Ecuador is on the west coast of South America. It is bordered by
Colombia to the north, Peru to the east and south and the Pacific Ocean to the west.
The equator runs through Ecuador-in fact, the name Ecuador means "equator."
Ecuador consists of three major regions-the Costa, the Sierra and El Oriente - and a group of islands called the Archipiélago de Colón. The Costa region is the coastal lowlands and contains rich agricultural land and beautiful beaches. The Sierra is the Andean highlands with snow-capped mountains. El Oriente, the eastern lowlands, is covered with tropical rainforests. The Archipiélago de Colón, also known as the Gal pagos, is a group of islands in the Pacific Ocean.
The Andes Mountains cover most of central Ecuador. The highest
peak is Chimborazo, at 6,310 metres. Cotopaxi, at 5,900 metres, is one of the highest
active volcanoes in the world. About half of Ecuador's people live in the valleys and
plateaus of the Andes. About 20,000 species of plants grow in Ecuador, including more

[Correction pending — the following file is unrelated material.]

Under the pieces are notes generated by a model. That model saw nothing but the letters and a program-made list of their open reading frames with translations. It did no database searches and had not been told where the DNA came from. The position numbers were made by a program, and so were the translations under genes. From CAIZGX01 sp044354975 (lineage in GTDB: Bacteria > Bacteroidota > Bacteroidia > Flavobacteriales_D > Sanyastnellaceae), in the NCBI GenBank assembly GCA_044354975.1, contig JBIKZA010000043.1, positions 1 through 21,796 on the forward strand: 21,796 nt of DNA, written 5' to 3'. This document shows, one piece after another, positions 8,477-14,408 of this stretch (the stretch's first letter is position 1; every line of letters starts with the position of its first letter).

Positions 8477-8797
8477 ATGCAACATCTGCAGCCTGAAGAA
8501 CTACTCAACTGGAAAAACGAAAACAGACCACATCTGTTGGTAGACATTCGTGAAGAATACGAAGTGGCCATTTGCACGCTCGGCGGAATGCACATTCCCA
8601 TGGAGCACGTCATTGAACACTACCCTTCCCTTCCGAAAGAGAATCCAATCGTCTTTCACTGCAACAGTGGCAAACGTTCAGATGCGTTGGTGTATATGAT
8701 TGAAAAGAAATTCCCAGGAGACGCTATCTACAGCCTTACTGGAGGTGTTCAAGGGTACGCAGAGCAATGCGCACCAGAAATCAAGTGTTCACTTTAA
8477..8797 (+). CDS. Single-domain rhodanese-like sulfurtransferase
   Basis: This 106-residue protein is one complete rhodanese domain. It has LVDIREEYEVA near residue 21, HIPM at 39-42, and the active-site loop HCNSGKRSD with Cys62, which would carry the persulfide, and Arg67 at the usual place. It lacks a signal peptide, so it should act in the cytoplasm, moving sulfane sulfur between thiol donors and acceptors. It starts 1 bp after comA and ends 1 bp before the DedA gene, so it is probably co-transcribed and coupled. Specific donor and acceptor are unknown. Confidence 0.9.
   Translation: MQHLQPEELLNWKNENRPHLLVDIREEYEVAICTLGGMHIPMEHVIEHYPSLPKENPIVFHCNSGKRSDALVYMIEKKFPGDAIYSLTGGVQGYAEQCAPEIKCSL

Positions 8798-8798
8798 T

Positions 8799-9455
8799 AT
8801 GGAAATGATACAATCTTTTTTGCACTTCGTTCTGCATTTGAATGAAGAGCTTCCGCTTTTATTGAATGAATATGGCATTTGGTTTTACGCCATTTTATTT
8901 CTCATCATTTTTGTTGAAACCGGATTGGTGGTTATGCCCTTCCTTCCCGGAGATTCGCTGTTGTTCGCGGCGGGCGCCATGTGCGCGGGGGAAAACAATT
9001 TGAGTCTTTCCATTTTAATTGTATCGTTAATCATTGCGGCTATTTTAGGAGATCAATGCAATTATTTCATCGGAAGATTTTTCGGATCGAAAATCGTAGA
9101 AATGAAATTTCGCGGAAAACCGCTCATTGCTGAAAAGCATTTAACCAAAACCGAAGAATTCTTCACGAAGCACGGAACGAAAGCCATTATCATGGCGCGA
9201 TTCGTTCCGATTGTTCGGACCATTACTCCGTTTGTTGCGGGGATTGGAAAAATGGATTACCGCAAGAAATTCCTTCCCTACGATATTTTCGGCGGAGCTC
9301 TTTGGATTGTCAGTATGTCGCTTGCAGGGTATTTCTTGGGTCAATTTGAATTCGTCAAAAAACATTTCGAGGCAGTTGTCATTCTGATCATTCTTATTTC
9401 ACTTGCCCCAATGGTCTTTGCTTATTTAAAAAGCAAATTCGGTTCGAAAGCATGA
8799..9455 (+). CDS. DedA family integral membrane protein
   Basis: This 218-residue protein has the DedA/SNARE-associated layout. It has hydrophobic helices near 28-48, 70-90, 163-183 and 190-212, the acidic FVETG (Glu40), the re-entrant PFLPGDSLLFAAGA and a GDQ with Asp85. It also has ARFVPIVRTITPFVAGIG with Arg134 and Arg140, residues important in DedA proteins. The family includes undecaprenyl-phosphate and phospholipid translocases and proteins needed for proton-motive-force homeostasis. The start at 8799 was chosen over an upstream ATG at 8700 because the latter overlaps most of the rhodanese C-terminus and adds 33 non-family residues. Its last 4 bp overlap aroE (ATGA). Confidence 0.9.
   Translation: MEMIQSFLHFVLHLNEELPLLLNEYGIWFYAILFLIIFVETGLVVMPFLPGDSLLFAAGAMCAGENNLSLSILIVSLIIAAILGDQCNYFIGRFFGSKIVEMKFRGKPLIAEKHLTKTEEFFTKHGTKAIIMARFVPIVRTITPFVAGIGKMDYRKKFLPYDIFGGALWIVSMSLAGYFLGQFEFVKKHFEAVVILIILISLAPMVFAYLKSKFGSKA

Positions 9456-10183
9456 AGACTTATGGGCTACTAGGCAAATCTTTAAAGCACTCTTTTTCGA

than 4,500 orchids. There are hundreds of different animals, including 17 kinds of
monkeys, and more than 1,550 kinds of birds.
The climate in Ecuador varies across the regions. Generally, the climate is tropical along the coast and cooler inland. The Costa is hot and humid. The Sierra region has snowy mountaintops and subtropical valleys. The rainforest in El Oriente has a tropical climate. The Galápagos Islands have a mild climate.
Changes in the patterns of temperature and rainfall in this region
are caused by a warm ocean current called El Niño, which rises in the Pacific Ocean
every six or seven years and creates heavy rainfall that sometimes results in flooding and
landslides. El Niño means "the child." The current was given this name because it
usually emerges at Christmastime, the time of the Christ child.